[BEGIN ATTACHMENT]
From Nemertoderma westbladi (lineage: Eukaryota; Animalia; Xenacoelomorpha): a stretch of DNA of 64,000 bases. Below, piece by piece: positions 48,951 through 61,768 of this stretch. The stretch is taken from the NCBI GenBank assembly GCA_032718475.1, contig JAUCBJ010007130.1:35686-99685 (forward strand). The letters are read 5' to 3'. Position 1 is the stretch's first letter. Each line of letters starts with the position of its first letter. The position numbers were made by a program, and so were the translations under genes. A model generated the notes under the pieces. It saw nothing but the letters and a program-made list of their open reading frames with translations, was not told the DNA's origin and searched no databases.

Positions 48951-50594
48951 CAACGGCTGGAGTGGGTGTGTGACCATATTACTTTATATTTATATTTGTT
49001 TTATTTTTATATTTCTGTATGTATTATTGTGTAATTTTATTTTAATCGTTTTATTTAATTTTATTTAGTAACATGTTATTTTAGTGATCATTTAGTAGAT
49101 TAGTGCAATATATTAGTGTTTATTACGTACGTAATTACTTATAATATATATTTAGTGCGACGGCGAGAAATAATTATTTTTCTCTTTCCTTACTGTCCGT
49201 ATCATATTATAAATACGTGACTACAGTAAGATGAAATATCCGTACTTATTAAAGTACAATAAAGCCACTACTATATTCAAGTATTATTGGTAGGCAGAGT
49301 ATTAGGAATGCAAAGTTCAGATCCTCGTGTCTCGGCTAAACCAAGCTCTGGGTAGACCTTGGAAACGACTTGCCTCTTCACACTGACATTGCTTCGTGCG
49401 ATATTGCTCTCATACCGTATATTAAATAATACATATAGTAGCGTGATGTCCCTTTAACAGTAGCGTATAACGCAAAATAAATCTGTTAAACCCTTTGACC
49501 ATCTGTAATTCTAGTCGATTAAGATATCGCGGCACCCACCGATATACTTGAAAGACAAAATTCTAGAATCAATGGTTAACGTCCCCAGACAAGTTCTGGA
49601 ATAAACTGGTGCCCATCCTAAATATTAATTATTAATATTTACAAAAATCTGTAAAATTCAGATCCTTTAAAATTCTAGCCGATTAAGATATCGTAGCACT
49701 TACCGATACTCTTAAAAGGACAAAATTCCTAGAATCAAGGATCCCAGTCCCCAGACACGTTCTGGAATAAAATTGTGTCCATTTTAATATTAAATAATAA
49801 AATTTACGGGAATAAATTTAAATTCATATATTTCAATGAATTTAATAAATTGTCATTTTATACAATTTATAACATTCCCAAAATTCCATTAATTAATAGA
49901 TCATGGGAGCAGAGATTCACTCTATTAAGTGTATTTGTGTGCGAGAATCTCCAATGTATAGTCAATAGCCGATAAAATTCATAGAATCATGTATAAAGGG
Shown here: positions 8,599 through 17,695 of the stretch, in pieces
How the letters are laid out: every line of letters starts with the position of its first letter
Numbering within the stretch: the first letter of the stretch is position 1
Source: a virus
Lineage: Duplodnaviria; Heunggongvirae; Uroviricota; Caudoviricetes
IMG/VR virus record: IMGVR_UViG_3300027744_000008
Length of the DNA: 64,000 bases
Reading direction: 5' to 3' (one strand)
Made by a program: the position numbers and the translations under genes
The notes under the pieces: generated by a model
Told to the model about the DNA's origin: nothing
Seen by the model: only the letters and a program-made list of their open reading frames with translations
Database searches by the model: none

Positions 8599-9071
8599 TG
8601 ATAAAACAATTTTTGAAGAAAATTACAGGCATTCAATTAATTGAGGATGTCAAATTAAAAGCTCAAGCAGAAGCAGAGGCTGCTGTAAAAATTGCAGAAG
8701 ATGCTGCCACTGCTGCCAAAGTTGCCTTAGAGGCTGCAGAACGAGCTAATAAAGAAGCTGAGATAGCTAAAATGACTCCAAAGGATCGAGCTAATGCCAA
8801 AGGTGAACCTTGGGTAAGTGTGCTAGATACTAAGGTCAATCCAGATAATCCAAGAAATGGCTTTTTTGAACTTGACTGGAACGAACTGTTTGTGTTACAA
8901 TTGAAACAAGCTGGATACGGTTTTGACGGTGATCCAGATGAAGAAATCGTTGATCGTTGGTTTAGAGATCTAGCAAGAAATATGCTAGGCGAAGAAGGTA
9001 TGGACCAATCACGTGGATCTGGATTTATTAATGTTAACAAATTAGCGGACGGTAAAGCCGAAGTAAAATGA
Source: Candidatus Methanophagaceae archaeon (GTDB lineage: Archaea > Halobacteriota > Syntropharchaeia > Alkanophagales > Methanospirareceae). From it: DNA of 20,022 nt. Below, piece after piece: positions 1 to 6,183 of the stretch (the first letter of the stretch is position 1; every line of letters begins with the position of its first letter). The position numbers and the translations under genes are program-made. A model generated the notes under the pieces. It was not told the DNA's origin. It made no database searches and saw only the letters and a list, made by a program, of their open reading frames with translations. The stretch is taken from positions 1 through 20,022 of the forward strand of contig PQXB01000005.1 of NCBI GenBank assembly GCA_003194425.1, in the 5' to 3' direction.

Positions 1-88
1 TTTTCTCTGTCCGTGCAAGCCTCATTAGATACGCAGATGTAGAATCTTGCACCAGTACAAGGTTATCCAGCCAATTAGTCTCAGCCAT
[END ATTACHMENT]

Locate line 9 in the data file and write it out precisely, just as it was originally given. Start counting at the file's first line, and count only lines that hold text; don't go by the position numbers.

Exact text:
49501 ATCTGTAATTCTAGTCGATTAAGATATCGCGGCACCCACCGATATACTTGAAAGACAAAATTCTAGAATCAATGGTTAACGTCCCCAGACAAGTTCTGGA